Tracy Letts Visits ChiArts

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Tracy Letts addresses the packed blackbox auditorium on February 27, 2018. Letts shared insight on how to be an artist after high school. Photograph by Sophie Lucido Johnson.

by Lily Potter

Tracy Letts has done a lot in his life. He won the Pulitzer Prize for “August: Osage County”; acted in movies like “Ladybird,” “The Post,” and “The Big Short”; and is even a member of Chicago’s own Steppenwolf Theatre.

On February 27, Letts visited The Chicago High School for the Arts to talk about his experiences and give advice to students in the musical theater, theater, and writing departments.

For the first half of the presentation, Letts was interviewed by junior musical theater major Nia Sarfo in the Blackbox. The room was so packed with students that several rows had to sit on the floor.

During the talk in the Blackbox, Letts covered subjects ranging from the differences between the New York and Chicago theater scenes to the minutiae of acting on camera in Hollywood.

He spoke some about growing up in Oklahoma, and how he was often bored but was grateful for his very literary and arts-focused parents.

“Both my folks were English teachers and they just were champions of the arts and they encouraged creativity and creative lives,” Letts said.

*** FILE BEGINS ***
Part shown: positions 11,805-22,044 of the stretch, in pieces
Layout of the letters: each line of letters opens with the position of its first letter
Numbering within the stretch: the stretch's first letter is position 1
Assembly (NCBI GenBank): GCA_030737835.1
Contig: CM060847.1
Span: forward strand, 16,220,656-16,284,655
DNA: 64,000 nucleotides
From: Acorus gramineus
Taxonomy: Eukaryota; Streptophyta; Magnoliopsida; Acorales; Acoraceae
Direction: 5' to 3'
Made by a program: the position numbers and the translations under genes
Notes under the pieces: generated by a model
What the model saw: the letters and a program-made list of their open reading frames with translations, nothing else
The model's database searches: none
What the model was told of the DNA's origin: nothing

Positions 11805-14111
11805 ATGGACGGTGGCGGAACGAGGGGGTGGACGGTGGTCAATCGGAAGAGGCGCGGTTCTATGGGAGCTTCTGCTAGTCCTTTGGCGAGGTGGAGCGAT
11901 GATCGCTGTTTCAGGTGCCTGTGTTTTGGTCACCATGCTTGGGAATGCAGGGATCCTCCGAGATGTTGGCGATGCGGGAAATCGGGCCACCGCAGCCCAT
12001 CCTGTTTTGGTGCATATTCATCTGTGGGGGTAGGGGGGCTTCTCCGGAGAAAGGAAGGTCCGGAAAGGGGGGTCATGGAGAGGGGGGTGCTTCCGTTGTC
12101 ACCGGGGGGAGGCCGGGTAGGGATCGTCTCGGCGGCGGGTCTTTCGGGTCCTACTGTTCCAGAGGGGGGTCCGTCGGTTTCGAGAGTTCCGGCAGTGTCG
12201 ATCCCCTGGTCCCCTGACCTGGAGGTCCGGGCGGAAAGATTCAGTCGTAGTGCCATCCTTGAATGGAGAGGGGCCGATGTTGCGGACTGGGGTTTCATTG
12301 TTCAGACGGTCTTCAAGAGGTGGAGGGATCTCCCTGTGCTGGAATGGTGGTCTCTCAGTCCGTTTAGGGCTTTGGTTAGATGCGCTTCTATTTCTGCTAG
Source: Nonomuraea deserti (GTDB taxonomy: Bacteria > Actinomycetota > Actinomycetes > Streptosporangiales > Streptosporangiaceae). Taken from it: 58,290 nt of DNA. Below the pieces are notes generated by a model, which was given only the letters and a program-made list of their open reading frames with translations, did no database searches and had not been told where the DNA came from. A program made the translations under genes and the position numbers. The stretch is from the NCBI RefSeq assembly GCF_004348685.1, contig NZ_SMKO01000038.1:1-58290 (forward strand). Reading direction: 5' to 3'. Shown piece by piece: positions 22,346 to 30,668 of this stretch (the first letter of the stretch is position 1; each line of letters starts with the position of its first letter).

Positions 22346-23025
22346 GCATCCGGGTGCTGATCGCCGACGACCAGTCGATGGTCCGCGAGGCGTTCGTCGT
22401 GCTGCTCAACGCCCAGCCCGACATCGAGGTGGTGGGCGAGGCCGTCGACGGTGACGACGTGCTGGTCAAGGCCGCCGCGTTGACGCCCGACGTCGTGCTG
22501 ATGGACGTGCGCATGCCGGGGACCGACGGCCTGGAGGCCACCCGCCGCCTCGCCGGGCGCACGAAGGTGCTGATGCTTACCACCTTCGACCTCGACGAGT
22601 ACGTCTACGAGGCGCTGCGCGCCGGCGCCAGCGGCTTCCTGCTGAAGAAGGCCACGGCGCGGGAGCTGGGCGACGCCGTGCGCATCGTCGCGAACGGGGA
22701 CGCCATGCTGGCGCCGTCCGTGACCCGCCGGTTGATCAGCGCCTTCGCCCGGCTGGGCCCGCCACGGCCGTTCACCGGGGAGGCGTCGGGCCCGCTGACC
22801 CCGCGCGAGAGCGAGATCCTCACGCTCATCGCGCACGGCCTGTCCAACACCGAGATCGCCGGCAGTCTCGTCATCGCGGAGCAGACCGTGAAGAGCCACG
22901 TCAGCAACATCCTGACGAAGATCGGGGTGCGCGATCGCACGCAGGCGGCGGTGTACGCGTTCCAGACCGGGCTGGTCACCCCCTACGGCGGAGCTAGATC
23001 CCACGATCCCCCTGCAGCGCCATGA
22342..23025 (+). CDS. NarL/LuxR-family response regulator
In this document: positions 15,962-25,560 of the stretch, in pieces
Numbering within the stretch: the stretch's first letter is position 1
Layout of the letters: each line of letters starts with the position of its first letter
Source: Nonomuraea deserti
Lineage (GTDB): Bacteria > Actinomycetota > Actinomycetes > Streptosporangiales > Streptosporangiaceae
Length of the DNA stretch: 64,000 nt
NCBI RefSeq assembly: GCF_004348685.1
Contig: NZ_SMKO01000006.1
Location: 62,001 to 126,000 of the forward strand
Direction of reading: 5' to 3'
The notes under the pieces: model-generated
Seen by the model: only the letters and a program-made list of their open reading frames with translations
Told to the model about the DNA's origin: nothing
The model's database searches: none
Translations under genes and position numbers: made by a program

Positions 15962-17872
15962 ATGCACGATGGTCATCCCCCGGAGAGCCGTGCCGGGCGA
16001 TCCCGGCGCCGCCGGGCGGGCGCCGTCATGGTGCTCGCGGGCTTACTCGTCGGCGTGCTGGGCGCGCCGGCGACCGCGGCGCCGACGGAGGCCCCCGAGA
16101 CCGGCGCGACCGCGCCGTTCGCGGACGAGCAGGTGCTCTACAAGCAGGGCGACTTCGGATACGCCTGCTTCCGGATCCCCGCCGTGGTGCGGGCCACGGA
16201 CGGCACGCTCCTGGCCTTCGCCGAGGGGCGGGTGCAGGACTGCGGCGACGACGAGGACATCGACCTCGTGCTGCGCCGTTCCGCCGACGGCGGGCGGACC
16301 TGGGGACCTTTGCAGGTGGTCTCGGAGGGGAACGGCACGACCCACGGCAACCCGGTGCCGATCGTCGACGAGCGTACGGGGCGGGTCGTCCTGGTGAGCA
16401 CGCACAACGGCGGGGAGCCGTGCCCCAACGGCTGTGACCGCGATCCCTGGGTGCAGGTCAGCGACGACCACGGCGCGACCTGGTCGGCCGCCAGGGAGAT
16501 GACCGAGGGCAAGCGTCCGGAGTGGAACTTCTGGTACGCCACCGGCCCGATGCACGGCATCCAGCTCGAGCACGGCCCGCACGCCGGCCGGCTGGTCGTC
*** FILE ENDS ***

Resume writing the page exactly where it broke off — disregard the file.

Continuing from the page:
Letts offered some insight on the two sides of theater — being the actor and being the playwright. As the actor, you have to stay for multiple shows after opening night, but you don’t have to worry about tedious editing to your script. As a playwright, you can leave after opening night knowing the outcome of your work, but you have to constantly micromanage your actors and script.

He also talked about how in order to get through whatever you’re working on, you have to push yourself, and just do the work so you can get to a satisfying end result. When asked for advice on how to get your work done and get yourself out there, he said, “Make your own work! There’s never been a better time to make your own work because of the technological opportunities and there’s no better city to practice this craft than Chicago.”

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